Newspaper article The Evening Standard (London, England)

Your Major Beef Will Be the Meat

Newspaper article The Evening Standard (London, England)

Your Major Beef Will Be the Meat

Article excerpt

Byline: Fay Maschler

GILLRAY'S STEAKHOUSE & BAR London Marriott Hotel County Hall, Westminster Bridge Road, SE1 (020 7928 5200). Open daily 6.30am-10.30pm (7am Sat & Sun). A meal for two with wine, about [pounds sterling]150 including 12.5 per cent service.

ASEAT in Gillray's Bar would be just the ticket on the afternoon of Sunday June 3 when Her Majesty the Queen, travelling in the royal barge, heads the flotilla of boats taking part in the Diamond Jubilee pageant. But on any night the view of the Thames, the Palace of Westminster and Big Ben is a tourist board wet dream. And isn't that Ken Livingstone downing a Great Chamber cocktail based on Bramley and Gage sloe gin over in the corner? No, that's a topical jape based on the fact that this space was once part of the GLC when Ken was its leader in the Eighties.

The curvaceous wood-panelled, presumably listed, restaurant interior brings to life the phrase "corridors of power" but provides an awkwardly narrow layout, with windows onto the London Eye but only a glimpse of the river. It occurs to me and my guests -- two generous chaps in the design business who bid to eat out with me in an auction in aid of Unicef -- that the bar and restaurant should swap places. But this is a hotel and maybe not enough covers for breakfast (being busily laid up towards the end of our dinner) could be supplied in the bar area.

Being a hotel also means the restaurant has a theme and a mission statement. The first is the 18th-century social and political caricaturist James Gillray. Reproductions of his characters appear on decorative panels and the titles of some of his classic images are used as names for cocktails -- The Morning After Marriage, and Fashionable Contrasts. A notable omission is Monstrous Craws at a New Coalition Feast. Some of these "experiential" drinks using "the latest mixology trends" have as a starting point the 39 English gins available, a munificence that makes Hogarth seem the appropriate chap for a theme.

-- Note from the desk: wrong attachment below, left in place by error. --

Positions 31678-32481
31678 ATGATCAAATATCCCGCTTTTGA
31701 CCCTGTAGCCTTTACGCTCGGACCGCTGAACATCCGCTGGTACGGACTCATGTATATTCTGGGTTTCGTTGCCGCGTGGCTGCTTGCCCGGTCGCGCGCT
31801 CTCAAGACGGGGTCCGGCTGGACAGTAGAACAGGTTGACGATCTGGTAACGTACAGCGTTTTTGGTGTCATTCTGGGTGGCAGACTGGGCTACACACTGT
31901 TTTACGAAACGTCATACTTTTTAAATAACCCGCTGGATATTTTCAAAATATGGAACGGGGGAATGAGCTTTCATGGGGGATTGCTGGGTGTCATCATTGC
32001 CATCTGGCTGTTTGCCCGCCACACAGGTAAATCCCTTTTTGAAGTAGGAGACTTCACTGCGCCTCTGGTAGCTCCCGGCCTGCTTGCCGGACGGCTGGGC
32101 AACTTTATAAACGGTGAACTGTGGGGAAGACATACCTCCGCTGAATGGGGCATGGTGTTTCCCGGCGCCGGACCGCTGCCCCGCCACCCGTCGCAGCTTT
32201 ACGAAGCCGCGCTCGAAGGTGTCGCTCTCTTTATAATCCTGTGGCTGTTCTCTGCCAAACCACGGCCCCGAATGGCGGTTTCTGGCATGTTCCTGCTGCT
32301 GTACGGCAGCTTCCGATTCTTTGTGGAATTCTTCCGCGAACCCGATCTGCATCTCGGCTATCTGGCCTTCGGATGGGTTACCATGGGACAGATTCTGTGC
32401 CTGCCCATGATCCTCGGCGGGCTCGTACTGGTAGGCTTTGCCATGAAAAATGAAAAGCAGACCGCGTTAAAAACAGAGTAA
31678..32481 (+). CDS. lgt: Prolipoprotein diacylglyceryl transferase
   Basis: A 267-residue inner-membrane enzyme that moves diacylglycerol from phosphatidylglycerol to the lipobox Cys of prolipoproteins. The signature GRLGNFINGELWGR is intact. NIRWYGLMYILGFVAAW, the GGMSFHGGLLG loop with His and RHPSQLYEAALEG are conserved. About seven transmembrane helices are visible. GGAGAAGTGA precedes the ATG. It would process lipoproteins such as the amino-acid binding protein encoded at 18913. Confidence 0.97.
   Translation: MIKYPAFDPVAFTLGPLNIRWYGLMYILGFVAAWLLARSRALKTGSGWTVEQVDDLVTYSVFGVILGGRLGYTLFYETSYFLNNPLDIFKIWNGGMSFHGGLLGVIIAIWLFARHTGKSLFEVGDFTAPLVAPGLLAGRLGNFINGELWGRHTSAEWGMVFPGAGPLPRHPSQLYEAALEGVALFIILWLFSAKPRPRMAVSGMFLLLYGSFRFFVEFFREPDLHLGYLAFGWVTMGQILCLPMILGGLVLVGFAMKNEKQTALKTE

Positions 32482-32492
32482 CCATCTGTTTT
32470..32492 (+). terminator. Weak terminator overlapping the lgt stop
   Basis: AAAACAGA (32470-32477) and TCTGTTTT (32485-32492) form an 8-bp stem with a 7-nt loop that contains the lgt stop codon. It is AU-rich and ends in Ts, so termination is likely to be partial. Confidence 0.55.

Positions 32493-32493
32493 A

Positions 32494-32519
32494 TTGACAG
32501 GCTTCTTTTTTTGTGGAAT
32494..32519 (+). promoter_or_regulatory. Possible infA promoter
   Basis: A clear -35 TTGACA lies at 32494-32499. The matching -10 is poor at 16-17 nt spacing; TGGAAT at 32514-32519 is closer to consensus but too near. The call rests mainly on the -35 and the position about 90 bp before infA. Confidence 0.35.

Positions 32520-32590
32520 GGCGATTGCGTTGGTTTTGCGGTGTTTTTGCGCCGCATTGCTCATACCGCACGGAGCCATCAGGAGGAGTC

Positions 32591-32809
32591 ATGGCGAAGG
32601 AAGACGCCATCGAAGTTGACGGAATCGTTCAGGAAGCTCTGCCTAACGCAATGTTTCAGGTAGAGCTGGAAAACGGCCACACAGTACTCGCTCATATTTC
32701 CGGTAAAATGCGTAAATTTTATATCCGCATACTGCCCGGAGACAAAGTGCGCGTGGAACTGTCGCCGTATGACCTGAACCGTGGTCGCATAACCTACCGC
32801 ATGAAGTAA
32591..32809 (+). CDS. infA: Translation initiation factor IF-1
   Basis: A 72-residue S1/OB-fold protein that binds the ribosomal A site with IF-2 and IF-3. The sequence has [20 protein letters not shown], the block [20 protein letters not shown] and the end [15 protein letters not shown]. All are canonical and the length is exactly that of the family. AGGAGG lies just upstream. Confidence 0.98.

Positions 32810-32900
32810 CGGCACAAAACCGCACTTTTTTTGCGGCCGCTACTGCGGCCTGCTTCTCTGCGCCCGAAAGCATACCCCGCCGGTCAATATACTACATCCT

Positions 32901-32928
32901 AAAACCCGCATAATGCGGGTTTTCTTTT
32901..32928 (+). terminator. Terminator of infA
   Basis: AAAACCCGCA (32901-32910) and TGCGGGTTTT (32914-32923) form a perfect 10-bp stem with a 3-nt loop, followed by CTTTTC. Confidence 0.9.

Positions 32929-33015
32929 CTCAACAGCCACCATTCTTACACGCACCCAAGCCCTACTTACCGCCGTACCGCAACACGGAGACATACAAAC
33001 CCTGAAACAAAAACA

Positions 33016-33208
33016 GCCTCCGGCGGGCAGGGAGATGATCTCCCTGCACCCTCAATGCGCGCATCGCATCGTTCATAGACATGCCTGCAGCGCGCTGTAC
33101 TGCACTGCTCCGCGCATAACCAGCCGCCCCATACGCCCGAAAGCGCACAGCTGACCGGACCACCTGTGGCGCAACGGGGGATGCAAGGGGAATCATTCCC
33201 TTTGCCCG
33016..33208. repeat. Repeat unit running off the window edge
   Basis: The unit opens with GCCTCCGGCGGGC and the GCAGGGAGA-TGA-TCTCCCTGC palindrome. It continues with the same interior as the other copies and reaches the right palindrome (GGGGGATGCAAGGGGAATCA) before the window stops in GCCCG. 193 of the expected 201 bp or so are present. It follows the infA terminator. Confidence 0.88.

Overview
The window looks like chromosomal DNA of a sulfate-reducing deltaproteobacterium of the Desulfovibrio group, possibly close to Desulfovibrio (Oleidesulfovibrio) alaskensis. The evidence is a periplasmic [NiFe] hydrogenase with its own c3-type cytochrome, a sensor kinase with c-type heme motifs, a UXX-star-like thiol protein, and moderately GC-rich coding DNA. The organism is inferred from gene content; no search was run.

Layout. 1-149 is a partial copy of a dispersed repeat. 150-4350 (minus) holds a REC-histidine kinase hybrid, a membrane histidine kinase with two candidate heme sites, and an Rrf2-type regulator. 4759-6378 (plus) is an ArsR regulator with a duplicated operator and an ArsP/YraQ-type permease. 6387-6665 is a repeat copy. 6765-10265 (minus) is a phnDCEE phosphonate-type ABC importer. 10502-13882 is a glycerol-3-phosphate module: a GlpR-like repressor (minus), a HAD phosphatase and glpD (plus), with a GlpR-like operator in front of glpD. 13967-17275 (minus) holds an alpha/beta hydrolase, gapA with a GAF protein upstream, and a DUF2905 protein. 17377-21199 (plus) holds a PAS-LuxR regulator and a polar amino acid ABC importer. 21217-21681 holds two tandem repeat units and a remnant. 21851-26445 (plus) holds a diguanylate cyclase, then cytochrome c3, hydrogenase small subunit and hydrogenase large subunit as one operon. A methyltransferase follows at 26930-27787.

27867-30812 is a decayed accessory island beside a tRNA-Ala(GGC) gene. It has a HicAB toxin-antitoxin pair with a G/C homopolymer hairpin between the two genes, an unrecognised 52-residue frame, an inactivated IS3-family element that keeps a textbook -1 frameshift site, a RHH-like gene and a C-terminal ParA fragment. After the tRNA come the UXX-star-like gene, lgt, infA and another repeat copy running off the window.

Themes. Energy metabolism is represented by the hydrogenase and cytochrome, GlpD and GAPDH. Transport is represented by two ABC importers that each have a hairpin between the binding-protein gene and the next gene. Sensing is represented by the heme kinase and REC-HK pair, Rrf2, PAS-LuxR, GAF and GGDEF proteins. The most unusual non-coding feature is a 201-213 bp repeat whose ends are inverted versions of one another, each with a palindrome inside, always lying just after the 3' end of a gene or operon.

The mission, apparently, is to create "London's best steakhouse" using meat from cattle reared on the Duke of Devonshire's Bolton Abbey Estate. Hawksmoor, Goodman, Cut, Mark Hix Oyster & Chop House, Guinea Grill, Maze Grill, Smith's Top Floor -- you can all relax. A themed hotel restaurant is foolish to engage in such a competition even with the somewhat grotesque offer of "Bull's head", a kilo of steak for [pounds sterling]48. One of those and you could for a recreation of Gillray's A Voluptuary Under the Horrors of Digestion or the Gout.

A surprising, but arguably patriotic, start to the meal was Yorkshire puddings and horseradish sauce served in place of bread. The explosions of batter were vaguely cheesy, quite agreeable but an odd prelude to anything other than roast beef.

We started with prawn cocktail at a hefty [pounds sterling]12, warm chicken liver parfait that would have been better colder and firmer, corned beef and bacon hash with fried quail's egg and Surrey duck egg salad. …

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